These days, there is not much that is more funny than a cat in a box. All over social media, at any time, you can find plenty of spontaneous – and also staged – photos of cats who jumped into a freshly opened shipping box, to the immense amusement of their human companions.
And it’s not just boxes. Cats love to crawl into any box or bag-like apparatus, including paper sacks, suitcases, laundry baskets, and backpacks.
While this feline behavior is puzzling and hilarious, there are some very natural reasons why cats like to burrow into boxes and the like. At its root, box-hiding is instinctual – cats need a secure and hidden place to hide from predators and to observe their surroundings without being seen. In the wild, cats use hidden places to stalk their prey and to drag their kills into.
In your home, a cat might use a hidden space for a retreat when they are feeling overwhelmed. A recent study involving cats who were new arrivals to a Dutch shelter showed that cats who were given a hiding box had reduced stress, and adapted to their environment more quickly than the cats who did not have a hiding box. This suggests that hiding in boxes provides cats with a sense of security.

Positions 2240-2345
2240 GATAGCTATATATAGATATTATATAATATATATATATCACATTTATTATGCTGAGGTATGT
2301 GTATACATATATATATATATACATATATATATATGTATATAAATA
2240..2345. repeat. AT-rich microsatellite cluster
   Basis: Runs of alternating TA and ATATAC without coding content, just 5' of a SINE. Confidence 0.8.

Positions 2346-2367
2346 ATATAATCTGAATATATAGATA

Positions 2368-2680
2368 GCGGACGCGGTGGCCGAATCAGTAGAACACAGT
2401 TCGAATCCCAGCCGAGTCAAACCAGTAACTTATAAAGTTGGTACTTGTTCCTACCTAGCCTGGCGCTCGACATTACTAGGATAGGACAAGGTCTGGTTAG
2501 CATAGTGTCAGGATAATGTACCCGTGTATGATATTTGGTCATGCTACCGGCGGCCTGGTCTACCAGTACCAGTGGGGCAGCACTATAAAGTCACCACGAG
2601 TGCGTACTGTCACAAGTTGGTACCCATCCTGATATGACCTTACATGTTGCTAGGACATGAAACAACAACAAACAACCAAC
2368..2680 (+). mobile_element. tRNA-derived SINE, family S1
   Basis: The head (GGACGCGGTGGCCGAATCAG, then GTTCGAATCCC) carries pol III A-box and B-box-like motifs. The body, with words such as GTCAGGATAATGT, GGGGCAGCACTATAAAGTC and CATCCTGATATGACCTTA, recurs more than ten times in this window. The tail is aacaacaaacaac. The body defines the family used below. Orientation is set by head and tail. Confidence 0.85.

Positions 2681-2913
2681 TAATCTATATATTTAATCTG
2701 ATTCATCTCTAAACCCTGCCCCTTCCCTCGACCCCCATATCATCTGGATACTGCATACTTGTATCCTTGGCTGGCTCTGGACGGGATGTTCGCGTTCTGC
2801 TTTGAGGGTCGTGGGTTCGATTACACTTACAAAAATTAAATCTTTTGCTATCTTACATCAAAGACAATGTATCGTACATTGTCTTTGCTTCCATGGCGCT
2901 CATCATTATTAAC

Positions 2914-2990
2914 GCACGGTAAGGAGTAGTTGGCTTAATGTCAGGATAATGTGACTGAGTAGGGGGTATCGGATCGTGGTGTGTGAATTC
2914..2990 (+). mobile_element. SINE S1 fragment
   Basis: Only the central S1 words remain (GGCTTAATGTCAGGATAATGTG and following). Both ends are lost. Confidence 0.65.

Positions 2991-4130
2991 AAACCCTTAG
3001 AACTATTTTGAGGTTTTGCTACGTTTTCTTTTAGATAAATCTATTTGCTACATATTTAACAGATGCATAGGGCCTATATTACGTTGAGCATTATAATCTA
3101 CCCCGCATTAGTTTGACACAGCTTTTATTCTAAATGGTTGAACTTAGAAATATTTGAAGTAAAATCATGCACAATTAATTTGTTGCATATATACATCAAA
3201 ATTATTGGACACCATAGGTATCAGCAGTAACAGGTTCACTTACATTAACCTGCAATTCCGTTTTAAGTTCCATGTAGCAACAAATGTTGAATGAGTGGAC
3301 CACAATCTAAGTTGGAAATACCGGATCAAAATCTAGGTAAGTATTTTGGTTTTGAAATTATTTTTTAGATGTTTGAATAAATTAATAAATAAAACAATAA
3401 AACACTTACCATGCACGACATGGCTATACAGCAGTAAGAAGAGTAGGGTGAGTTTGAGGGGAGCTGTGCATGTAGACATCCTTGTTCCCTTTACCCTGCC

This makes sense when we take a look at how cats start their lives. When a mother cat is preparing to give birth to her babies, she will seek out a safe, secluded place to do so. Likewise, when she is caring for her kittens, she keeps them close to her body in the nest she has created. This close contact with the mother cat and sibling kittens in a confined space can be comforting and release endorphins. When animals are older, this squeeze can evoke the same type of endorphin response and bring about a more relaxed state, as evidenced by Temple Grandin’s research on lateral side pressure. Think of it as akin to swaddling for newborn humans.
Boxes might also hold some appeal as a warm place to sleep. Because cats have a higher body temperature than humans, our air-conditioned environments might be a little chilly in their estimation. Not to mention that cats can spend as much as 2/3 of their days sleeping, so a snug box with just the right amount of give could be the perfect warm hug your kitty needs for a good snooze.
As with most creatures, understanding the nature of behaviors can help two species to coexist in harmony. If you embrace your cat’s innate desire to burrow in a cozy box and even offer an old t-shirt with your scent on it as a snuggle-buddy, your cat might just have found its perfect cave.